Italians have influenced and contributed to fields like arts and music, science, technology, fashion, cinema, cuisine, restaurants, sports, jurisprudence, banking and business.[63][64][65][66][67] Furthermore, Italian people are generally known for their attachment to their locale, expressed in the form of either regionalism or municipalism.[68]

  1. ^ a b c "Indicatori demografici Istat (Italian)" (PDF). Archived (PDF) from the original on 15 November 2018. Retrieved 14 November 2018.
  2. ^ "Sono circa 80 milioni gli oriundi italiani nel mondo" (in Italian). 4 February 2020. Retrieved 10 November 2021.
  3. ^ "República Italiana". itamaraty.gov.br. Archived from the original on 25 October 2019. Retrieved 25 December 2019.
  4. ^ "Rapporto italiani nel mondo" (PDF). Progetto culturale (in Italian).
  5. ^ a b c d "Italiani nel Mondo: diaspora italiana in cifre" [Italians in the World: Italian diaspora in figures] (PDF) (in Italian). Migranti Torino. 30 April 2004. Archived from the original (PDF) on 27 February 2008. Retrieved 22 September 2012.
  6. ^ "Rapporto italiani nel mondo" (PDF). Progetto culturale (in Italian).
  7. ^ Departamento de Derecho y Ciencias Políticas de la Universidad Nacional de La Matanza (14 November 2011). "Historias de inmigrantes italianos en Argentina". infouniversidades.siu.edu.ar (in Spanish). Se estima que en la actualidad, el 90% de la población argentina tiene alguna ascendencia europea y que al menos 25 millones están relacionados con algún inmigrante de Italia.
  8. ^ "Total ancestry categories tallied for people with one or more ancestry categories reported 2010 American Community Survey 1-Year Estimates". United States Census Bureau. Archived from the original on 18 January 2015. Retrieved 30 November 2012.
  9. ^ "The United States-Italy Relationship and Transatlantic Unity". U.S. Department of State. 27 June 2021. Retrieved 29 July 2022.
  10. ^ "Who We Are - The National Italian American Foundation". Retrieved 4 December 2022.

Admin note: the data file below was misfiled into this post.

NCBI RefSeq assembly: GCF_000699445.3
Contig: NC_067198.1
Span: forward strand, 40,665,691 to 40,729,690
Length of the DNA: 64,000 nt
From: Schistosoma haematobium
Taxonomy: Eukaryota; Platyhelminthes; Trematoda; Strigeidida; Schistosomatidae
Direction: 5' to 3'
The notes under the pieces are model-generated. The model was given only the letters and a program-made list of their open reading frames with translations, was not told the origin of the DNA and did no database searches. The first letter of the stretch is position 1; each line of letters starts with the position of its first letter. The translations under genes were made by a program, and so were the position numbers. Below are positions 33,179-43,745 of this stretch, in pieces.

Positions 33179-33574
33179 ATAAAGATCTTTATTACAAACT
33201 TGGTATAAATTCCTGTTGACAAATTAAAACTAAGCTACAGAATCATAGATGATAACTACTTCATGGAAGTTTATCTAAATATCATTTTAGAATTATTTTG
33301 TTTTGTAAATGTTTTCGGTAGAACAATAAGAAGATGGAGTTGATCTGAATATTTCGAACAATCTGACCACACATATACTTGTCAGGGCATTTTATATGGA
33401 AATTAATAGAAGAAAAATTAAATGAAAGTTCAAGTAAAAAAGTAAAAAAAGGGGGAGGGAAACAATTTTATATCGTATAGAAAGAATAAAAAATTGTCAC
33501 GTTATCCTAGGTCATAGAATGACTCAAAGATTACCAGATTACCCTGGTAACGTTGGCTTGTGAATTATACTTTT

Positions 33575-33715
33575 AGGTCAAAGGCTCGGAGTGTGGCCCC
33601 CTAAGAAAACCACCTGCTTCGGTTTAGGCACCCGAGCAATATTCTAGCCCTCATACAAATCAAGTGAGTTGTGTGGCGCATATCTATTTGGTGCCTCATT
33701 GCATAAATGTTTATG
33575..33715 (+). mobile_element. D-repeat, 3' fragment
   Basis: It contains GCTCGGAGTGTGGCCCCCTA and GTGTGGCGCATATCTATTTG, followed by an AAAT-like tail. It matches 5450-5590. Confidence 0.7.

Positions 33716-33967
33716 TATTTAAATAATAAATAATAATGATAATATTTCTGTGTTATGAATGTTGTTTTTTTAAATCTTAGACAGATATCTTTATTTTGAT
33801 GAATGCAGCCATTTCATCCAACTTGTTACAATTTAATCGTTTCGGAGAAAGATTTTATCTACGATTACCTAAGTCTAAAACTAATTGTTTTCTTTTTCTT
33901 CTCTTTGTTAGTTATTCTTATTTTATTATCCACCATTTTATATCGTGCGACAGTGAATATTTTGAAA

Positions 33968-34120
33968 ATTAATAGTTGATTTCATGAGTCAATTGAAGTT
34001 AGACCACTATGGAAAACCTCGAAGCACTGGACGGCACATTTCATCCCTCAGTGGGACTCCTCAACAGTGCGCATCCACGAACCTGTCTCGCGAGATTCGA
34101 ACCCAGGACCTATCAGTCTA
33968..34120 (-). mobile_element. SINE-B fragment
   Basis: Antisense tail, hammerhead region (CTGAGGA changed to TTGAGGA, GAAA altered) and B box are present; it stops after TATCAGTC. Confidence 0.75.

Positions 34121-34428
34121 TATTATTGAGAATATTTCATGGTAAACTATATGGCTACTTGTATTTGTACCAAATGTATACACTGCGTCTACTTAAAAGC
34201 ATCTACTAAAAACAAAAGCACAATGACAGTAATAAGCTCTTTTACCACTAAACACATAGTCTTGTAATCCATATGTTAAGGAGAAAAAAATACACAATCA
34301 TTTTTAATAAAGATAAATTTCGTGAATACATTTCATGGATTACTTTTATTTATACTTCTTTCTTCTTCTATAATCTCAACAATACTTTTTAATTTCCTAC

11. ^ Gambino, Richard (April 30, 1972). "Twenty Million Italian-Americans". The New York Times. Retrieved 3 January 2023.
  12. ^ Documento "Italiens" del CIRCE dell'Università Sorbona - Parigi 3
  13. ^ Cohen, Robin (1995). Cambridge Survey. Cambridge University Press. p. 143. ISBN 9780521444057. Retrieved 2009-05-11. 5 million italians in france.
  14. ^ "Italianos celebran en Venezuela los 150 años de la Unificación". El Universal. Archived from the original on 4 March 2016. Retrieved 10 July 2015.
  15. ^ "Embajador de Italia en Caracas asegura que el sistema electoral venezolano es confiable". Correo del Orinoco. Retrieved 10 July 2015.
  16. ^ Notargiovanni, Caterina (2017). "Por qué tantos en Venezuela están eligiendo Italia para huir de la crisis" (in Spanish). BBC. Retrieved 31 March 2021. "Estimamos que hay 2 millones de descendientes de italianos en Venezuela", le explica a BBC Mundo el primer secretario Lorenzo Solinas, encargado de prensa de la Embajada de Italia en Caracas.
  17. ^ Scalzotto, Davide. "Noi veneti del Venezuela, siamo i nuovi profughi fantasma". Il Gazzettino (in Italian). Retrieved 10 May 2021. I veneti in Venezuela sono invece 5 milioni: un quinto della popolazione.
  18. ^ "Ya se puede sacar la nacionalidad italiana". ABC Color. Retrieved 29 May 2020.
  19. ^ "Convenzioni Inps estere, Fedi sollecita Nuova Zelanda ma anche Cile e Filippine". 2018-02-09. Archived from the original on 2018-02-09. Retrieved 2021-03-31.
  20. ^ Government of Canada, Statistics Canada (2022-10-26). "Ethnic or cultural origin by generation status: Canada, provinces and territories, census metropolitan areas and census agglomerations with parts". www12.statcan.gc.ca. Retrieved 2022-10-26.
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  26. ^ "Vreemde afkomst 01/01/2012". Npdata.be. Archived from the original on 8 September 2012. Retrieved 29 March 2015.
  27. ^ Ramírez, Kevin (11 June 2012). "Costa Rica e Italia: países unidos por la historia y la cultura". Distance State University (in Spanish). Archived from the original on 8 January 2017. Retrieved 12 August 2022.
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  29. ^ "Episodio 10: Italianos". Canal Once. Archived from the original on 5 March 2016. Retrieved 6 July 2015.